Daniel's dancing reminded me of a Facebook post I had seen earlier this week. Amy, another young mom from our church, posted a video of her sweet daughter.

It's obvious that God created the jubilant joy of music in our very souls. Kids unabashedly celebrate this gift. I wonder why, as adults, we squelch this precious gift. Maybe it's fear or worry of humiliation, but whatever reason, we seem to have lost the innocence of pure worship.

After watching kids worship, I need to try to refresh my bones and get back to the pure joy of worship. I can learn from kids, but I can also learn from David.  He wrote about dancing in Psalm 51, here from The Message:

Soak me in your laundry and I’ll come out clean, scrub me and I’ll have a snow-white life. Tune me in to foot-tapping songs, set these once-broken bones to dancing. Don’t look too close for blemishes, give me a clean bill of health. God, make a fresh start in me, shape a Genesis week from the chaos of my life. Don’t throw me out with the trash, or fail to breathe holiness in me. Bring me back from gray exile, put a fresh wind in my sails!
Let's dance like no one's watching!

Thursday, December 29, 2016

Road Goop...

Having an extended break between Christmas and New Year's has been such a blessing! Life seems far less hectic when work is not part of the daily agenda. Time moves at a slower pace.

Sleeping in. Homemade breakfasts. Daily devotions. Family game time.

The weather during Christmas break is usually cold, overcast and snowy, but a few days ago, God blessed us with a day which was sunny and unseasonably warm. From my perch on the couch, I pondered a bit of exercise. A walk seemed a perfect way to enjoy the weather without exerting too much energy. My son, Barry, was home early from work and after very little arm-twisting, he agreed to be my walking partner. We decided Kouw Park, our local township park on the shores of Lake Michigan, should be our destination and turnaround point. giving us a four mile round trip walk.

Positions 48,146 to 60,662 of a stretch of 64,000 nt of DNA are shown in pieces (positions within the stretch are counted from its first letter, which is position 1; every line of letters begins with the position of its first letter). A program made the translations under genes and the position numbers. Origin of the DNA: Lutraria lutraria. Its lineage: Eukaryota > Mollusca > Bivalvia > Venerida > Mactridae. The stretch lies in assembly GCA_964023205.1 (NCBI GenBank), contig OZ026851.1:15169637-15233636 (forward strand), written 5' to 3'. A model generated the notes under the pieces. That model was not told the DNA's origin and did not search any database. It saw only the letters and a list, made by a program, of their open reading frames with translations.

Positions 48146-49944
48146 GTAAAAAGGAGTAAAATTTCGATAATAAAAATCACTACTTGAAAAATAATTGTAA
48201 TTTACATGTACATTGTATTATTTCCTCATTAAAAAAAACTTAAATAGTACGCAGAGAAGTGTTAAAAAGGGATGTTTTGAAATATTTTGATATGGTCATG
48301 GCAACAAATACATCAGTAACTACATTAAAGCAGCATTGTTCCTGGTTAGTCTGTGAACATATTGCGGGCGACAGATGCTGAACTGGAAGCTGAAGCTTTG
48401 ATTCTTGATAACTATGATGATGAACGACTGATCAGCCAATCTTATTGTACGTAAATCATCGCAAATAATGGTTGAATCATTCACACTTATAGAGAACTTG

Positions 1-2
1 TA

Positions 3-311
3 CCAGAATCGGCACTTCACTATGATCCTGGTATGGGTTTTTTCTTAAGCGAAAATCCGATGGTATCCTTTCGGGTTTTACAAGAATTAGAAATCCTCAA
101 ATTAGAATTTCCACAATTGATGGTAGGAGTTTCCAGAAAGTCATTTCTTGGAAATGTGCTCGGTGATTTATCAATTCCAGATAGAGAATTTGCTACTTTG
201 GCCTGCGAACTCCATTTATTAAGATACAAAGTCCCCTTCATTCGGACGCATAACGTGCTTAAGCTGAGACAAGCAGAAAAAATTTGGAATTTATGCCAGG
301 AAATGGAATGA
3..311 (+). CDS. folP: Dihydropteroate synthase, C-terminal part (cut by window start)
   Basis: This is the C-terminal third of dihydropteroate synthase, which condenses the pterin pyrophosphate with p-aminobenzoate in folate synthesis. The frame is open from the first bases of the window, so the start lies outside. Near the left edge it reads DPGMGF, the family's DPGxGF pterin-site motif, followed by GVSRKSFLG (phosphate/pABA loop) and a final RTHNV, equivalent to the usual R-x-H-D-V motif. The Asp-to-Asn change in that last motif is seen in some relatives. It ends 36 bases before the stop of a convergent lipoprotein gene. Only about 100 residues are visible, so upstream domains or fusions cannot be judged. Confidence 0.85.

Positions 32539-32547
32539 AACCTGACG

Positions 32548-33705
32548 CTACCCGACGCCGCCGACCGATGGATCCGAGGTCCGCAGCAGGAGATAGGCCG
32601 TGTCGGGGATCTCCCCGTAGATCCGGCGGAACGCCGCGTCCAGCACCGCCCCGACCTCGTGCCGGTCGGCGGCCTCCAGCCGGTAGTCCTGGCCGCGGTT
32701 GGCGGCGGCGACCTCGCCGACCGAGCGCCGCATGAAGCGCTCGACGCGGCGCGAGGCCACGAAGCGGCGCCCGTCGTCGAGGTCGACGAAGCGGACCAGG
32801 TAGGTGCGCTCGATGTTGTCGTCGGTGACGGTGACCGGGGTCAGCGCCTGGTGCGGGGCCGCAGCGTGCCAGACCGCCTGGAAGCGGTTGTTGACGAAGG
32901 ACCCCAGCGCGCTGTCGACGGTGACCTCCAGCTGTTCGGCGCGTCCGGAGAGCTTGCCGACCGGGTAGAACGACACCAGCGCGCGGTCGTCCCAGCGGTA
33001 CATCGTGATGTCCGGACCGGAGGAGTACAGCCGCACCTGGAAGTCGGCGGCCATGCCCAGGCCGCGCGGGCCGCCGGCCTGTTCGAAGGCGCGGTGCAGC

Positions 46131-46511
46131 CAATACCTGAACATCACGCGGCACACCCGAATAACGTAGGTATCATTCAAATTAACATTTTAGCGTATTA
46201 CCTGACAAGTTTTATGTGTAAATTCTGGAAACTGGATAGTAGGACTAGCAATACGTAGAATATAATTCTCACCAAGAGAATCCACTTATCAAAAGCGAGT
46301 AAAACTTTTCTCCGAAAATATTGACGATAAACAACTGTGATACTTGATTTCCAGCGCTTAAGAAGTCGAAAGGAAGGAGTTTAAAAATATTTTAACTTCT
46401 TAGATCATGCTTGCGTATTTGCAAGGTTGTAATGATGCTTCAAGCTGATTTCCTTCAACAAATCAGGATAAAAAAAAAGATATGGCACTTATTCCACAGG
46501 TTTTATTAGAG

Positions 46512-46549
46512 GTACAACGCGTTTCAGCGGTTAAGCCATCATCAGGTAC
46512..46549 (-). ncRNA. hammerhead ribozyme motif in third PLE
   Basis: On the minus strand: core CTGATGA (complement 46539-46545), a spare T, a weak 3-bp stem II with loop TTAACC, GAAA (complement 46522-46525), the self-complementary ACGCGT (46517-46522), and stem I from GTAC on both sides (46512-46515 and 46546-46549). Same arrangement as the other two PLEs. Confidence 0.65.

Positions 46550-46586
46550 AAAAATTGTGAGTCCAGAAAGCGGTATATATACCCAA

Living in a rural area, our relatively quiet, county road was our walking surface.  During other times of the year, this trip is made while driving, and we barely notice the surface of the roadway, except to see the haphazard squiggly black marks of the county's crack-seal treatment.  But since our walking pace was slow and relaxed, we were able to enjoy a great deal more of both the scenery and the roadway.

It was on our return trip that Barry noticed a set of initials in the rubber seal coat.  D.G. Ha. We laughed about the fact that those are the initials that represent our last name. De Graaf.

And a few feet further, another set of initials:

And then, best of all, we spotted a fish. And I'm gonna call it a Jesus fish.


In all the months I've driven down this road, I've never noticed these "signs" in the pavement. It wasn't until I slowed down the pace of life and walked that I was able to see these markings which are plainly visible.

The same is true of my Christian walk. Most days, my world is speeding along, my to-do list so long I don't notice the markings God has placed in my path. The people I encounter, the creation around me and the Holy Spirit inside me go unnoticed because of my hurried existence. And then the gift of an extended break helped me reflect on God's blessing and presence. He hasn't changed in this time, but he's given me the gift of quiet and I've noticed him.

Thanks God. Help me to see you with my God eyes. Help me to look for you every day.

God’s wisdom is so deep, God’s power so immense,
    who could take him on and come out in one piece?
He moves mountains before they know what’s happened,
    flips them on their heads on a whim.
He gives the earth a good shaking up,
    rocks it down to its very foundations.
He tells the sun, ‘Don’t shine,’ and it doesn’t;
    he pulls the blinds on the stars.
All by himself he stretches out the heavens
    and strides on the waves of the sea.
He designed the Big Dipper and Orion,
    the Pleiades and Alpha Centauri.
We’ll never comprehend all the great things he does;
    his miracle-surprises can’t be counted.
Somehow, though he moves right in front of me, I don’t see him;
    quietly but surely he’s active, and;: I miss it.

Job 9:4-11 (The Message)